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Psychiatry Res. 2010 Jun 30;182(3):200-6. doi: 10.1016/j.pscychresns.2010.03.005. Epub 2010 May 20.

Increased amygdala activation during automatic processing of facial emotion in schizophrenia.

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  • 1Department of Psychiatry, School of Medicine, University of Muenster, Albert-Schweitzer-Str. 11, Muenster, Germany.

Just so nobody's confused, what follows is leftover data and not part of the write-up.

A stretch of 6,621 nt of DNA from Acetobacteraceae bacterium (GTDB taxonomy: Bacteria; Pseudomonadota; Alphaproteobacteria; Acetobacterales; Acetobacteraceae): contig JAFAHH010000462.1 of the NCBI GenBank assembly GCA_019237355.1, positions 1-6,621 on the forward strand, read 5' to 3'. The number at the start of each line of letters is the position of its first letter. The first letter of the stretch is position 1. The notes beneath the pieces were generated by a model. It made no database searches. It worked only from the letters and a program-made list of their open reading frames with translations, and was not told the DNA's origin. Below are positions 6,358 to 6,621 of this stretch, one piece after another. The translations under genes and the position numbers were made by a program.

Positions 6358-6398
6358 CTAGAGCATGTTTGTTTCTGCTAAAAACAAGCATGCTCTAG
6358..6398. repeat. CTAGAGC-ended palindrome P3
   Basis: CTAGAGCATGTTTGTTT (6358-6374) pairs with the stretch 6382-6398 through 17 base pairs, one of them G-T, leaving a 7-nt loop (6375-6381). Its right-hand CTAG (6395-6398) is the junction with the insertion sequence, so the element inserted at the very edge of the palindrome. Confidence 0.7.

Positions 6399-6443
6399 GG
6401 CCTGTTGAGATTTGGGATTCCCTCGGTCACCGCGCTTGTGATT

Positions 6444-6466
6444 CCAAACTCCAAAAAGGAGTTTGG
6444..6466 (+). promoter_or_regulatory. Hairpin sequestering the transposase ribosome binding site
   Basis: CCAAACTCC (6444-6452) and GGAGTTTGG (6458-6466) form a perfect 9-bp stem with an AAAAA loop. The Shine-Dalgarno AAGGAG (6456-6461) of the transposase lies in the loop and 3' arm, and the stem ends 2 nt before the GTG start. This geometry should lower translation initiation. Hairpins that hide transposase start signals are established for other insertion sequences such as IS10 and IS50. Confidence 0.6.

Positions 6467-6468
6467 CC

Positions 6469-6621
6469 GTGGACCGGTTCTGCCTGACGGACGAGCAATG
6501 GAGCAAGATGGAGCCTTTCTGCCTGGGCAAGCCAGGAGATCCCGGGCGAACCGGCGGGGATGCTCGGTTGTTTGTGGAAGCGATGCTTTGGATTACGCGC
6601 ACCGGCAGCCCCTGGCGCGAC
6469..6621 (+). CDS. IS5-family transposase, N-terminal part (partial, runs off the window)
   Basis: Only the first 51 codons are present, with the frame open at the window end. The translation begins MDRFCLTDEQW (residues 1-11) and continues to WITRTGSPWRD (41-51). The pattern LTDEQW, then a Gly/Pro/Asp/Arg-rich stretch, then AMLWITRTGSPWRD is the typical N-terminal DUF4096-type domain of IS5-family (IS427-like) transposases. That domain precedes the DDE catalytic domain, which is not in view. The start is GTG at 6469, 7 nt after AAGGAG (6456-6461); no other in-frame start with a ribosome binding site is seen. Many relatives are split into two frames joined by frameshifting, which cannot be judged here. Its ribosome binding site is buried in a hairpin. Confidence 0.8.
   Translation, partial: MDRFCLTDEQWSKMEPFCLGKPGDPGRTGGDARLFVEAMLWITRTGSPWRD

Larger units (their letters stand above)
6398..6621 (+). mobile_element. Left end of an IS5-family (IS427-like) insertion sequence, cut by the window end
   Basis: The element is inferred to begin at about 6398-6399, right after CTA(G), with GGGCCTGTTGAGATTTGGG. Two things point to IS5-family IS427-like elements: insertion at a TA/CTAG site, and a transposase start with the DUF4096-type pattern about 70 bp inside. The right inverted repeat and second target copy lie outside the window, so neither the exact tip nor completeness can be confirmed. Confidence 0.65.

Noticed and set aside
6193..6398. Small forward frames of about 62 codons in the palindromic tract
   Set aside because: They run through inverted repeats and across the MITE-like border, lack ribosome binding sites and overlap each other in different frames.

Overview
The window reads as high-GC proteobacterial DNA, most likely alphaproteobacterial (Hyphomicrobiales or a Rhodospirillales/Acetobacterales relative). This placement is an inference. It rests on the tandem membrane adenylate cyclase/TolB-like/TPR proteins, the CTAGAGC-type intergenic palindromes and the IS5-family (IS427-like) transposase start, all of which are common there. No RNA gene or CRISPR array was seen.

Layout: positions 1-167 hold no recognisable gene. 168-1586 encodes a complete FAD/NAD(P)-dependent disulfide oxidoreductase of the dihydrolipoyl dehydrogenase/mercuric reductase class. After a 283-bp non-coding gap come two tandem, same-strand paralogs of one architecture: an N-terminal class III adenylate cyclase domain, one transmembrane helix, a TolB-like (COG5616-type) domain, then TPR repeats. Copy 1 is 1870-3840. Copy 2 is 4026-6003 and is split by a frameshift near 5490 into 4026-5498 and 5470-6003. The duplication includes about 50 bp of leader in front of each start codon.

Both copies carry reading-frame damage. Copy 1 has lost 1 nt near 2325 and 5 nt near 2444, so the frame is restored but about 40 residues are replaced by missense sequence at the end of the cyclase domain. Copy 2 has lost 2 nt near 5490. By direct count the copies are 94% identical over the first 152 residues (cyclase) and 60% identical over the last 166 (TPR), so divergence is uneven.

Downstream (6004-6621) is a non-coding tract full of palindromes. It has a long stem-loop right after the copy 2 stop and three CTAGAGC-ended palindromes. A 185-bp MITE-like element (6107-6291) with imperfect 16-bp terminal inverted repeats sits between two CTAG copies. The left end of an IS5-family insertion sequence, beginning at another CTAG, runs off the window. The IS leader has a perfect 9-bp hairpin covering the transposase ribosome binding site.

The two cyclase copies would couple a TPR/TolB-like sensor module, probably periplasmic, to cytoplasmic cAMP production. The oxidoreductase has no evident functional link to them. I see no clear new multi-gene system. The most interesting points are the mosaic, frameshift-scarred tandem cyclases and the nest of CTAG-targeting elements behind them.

Schizophrenia patients show abnormalities in the processing of facial emotion. The amygdala is a central part of a brain network that is involved in the perception of facial emotions. Previous functional neuroimaging studies on the perception of facial emotion in schizophrenia have focused almost exclusively on controlled processing. In the present study, we investigated the automatic responsivity of the amygdala to emotional faces in schizophrenia and its relationship to clinical symptomatology by applying an affective priming task. 3-T fMRI was utilized to examine amygdala responses to sad and happy faces masked by neutral faces in 12 schizophrenia patients and 12 healthy controls. The Positive and Negative Syndrome Scale (PANSS) was administered to assess current symptomatology. Schizophrenia patients exhibited greater automatic amygdala responses to sad and happy faces relative to controls. Amygdala responses to masked sad and happy expressions were positively correlated with the negative subscale of the PANSS. Schizophrenia patients appear to be characterized by amygdalar hyperresponsiveness to negative and positive facial expressions on an automatic processing level. Heightened automatic amygdala responsivity could be involved in the development and maintenance of negative symptoms in schizophrenia.

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